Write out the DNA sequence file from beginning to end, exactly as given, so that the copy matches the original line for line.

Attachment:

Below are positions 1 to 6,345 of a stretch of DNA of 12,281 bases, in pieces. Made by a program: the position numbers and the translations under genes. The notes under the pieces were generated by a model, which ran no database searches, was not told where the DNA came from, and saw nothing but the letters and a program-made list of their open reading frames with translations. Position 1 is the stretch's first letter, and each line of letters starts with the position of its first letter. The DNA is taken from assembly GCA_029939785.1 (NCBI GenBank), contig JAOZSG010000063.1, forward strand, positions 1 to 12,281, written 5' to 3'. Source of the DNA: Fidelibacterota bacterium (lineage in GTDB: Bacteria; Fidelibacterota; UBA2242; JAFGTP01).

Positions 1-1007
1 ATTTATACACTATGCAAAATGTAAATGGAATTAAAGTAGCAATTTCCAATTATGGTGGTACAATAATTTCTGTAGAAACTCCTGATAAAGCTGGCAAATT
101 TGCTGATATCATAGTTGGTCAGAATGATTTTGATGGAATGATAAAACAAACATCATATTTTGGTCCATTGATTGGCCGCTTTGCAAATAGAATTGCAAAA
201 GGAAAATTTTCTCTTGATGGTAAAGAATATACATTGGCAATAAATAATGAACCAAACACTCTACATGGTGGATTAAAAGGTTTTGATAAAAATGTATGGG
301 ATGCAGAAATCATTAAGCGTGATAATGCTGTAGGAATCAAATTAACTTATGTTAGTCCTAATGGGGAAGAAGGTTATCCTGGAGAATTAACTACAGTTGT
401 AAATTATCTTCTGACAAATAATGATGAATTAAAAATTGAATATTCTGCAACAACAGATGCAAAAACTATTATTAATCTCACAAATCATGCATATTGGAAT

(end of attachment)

Below are positions 1 to 6,345 of a stretch of DNA of 12,281 bases, in pieces. Made by a program: the position numbers and the translations under genes. The notes under the pieces were generated by a model, which ran no database searches, was not told where the DNA came from, and saw nothing but the letters and a program-made list of their open reading frames with translations. Position 1 is the stretch's first letter, and each line of letters starts with the position of its first letter. The DNA is taken from assembly GCA_029939785.1 (NCBI GenBank), contig JAOZSG010000063.1, forward strand, positions 1 to 12,281, written 5' to 3'. Source of the DNA: Fidelibacterota bacterium (lineage in GTDB: Bacteria; Fidelibacterota; UBA2242; JAFGTP01).

Positions 1-1007
1 ATTTATACACTATGCAAAATGTAAATGGAATTAAAGTAGCAATTTCCAATTATGGTGGTACAATAATTTCTGTAGAAACTCCTGATAAAGCTGGCAAATT
101 TGCTGATATCATAGTTGGTCAGAATGATTTTGATGGAATGATAAAACAAACATCATATTTTGGTCCATTGATTGGCCGCTTTGCAAATAGAATTGCAAAA
201 GGAAAATTTTCTCTTGATGGTAAAGAATATACATTGGCAATAAATAATGAACCAAACACTCTACATGGTGGATTAAAAGGTTTTGATAAAAATGTATGGG
301 ATGCAGAAATCATTAAGCGTGATAATGCTGTAGGAATCAAATTAACTTATGTTAGTCCTAATGGGGAAGAAGGTTATCCTGGAGAATTAACTACAGTTGT
401 AAATTATCTTCTGACAAATAATGATGAATTAAAAATTGAATATTCTGCAACAACAGATGCAAAAACTATTATTAATCTCACAAATCATGCATATTGGAAT